The Winter Pool is designed to ensure that high performing applicants who cannot be offered a place due to the competition at their original choice of College have the chance of being offered places at other colleges. Colleges would rather admit a strong applicant from the pool than a weaker applicant who applied directly to them. Being placed in the Winter Pool depends on the quality of an application, performance at interview, and any written work supplied.  More information about the winter pool can be found on the University’s website

When will I likely hear about whether I have been offered a place?

Applicants who have been interviewed by Cambridge are normally contacted with the outcome of their application in January.

Can I appeal against an admissions decision?

Admissions decisions taken by Cambridge Colleges are not normally reviewed unless it appears after investigation that a serious procedural error has occurred, as detailed on the University website.

What happens if I miss my offer?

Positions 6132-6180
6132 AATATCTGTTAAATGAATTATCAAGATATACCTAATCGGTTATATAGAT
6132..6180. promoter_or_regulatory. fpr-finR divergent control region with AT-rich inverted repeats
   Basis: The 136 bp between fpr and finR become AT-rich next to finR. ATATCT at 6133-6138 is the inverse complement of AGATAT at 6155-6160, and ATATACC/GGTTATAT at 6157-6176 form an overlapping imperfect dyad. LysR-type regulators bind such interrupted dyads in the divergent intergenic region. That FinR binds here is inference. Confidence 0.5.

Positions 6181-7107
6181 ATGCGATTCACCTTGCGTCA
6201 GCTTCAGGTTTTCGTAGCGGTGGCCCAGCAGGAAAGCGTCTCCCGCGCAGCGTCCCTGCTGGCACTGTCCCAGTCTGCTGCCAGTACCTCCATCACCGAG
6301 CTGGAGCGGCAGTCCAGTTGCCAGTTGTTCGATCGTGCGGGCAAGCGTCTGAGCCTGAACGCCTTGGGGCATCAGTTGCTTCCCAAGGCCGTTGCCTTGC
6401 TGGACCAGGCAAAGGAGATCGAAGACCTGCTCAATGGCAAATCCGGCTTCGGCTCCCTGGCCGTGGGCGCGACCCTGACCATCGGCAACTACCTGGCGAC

Your place is only guaranteed if you meet all the conditions of your offer by 31st August.  Missed offers are handled on a case-by-case basis.

Does the University of Cambridge take part in UCAS Adjustment?

Yes, the University of Cambridge currently takes part in Adjustment for some applicants who have been interviewed at Cambridge but not offered a place initially. 


Do I have to live in Cambridge?

Cambridge is a residential university and undergraduates are required to live within three miles of the centre of Cambridge during term.

Can I work during term time?

Undergraduates at Cambridge are not allowed to take paid employment during each eight week Full Term, but they can work during University vacations.